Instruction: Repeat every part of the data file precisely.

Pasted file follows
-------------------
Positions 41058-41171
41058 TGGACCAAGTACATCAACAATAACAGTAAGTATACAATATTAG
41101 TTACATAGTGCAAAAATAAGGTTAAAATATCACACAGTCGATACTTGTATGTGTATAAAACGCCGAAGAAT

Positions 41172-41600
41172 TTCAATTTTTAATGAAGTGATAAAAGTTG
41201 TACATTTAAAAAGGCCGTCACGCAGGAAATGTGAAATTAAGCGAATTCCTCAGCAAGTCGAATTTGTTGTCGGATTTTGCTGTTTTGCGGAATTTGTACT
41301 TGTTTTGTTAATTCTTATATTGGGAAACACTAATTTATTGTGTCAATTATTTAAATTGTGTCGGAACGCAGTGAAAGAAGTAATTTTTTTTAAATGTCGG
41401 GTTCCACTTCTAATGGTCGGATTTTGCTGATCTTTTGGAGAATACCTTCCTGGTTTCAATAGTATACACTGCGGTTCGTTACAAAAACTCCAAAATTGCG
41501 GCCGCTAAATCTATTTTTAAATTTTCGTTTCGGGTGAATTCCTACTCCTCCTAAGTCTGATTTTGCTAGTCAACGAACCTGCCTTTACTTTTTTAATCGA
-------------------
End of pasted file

Positions 41058-41171
41058 TGGACCAAGTACATCAACAATAACAGTAAGTATACAATATTAG
41101 TTACATAGTGCAAAAATAAGGTTAAAATATCACACAGTCGATACTTGTATGTGTATAAAACGCCGAAGAAT

Positions 41172-41600
41172 TTCAATTTTTAATGAAGTGATAAAAGTTG
41201 TACATTTAAAAAGGCCGTCACGCAGGAAATGTGAAATTAAGCGAATTCCTCAGCAAGTCGAATTTGTTGTCGGATTTTGCTGTTTTGCGGAATTTGTACT
41301 TGTTTTGTTAATTCTTATATTGGGAAACACTAATTTATTGTGTCAATTATTTAAATTGTGTCGGAACGCAGTGAAAGAAGTAATTTTTTTTAAATGTCGG
41401 GTTCCACTTCTAATGGTCGGATTTTGCTGATCTTTTGGAGAATACCTTCCTGGTTTCAATAGTATACACTGCGGTTCGTTACAAAAACTCCAAAATTGCG
41501 GCCGCTAAATCTATTTTTAAATTTTCGTTTCGGGTGAATTCCTACTCCTCCTAAGTCTGATTTTGCTAGTCAACGAACCTGCCTTTACTTTTTTAATCGA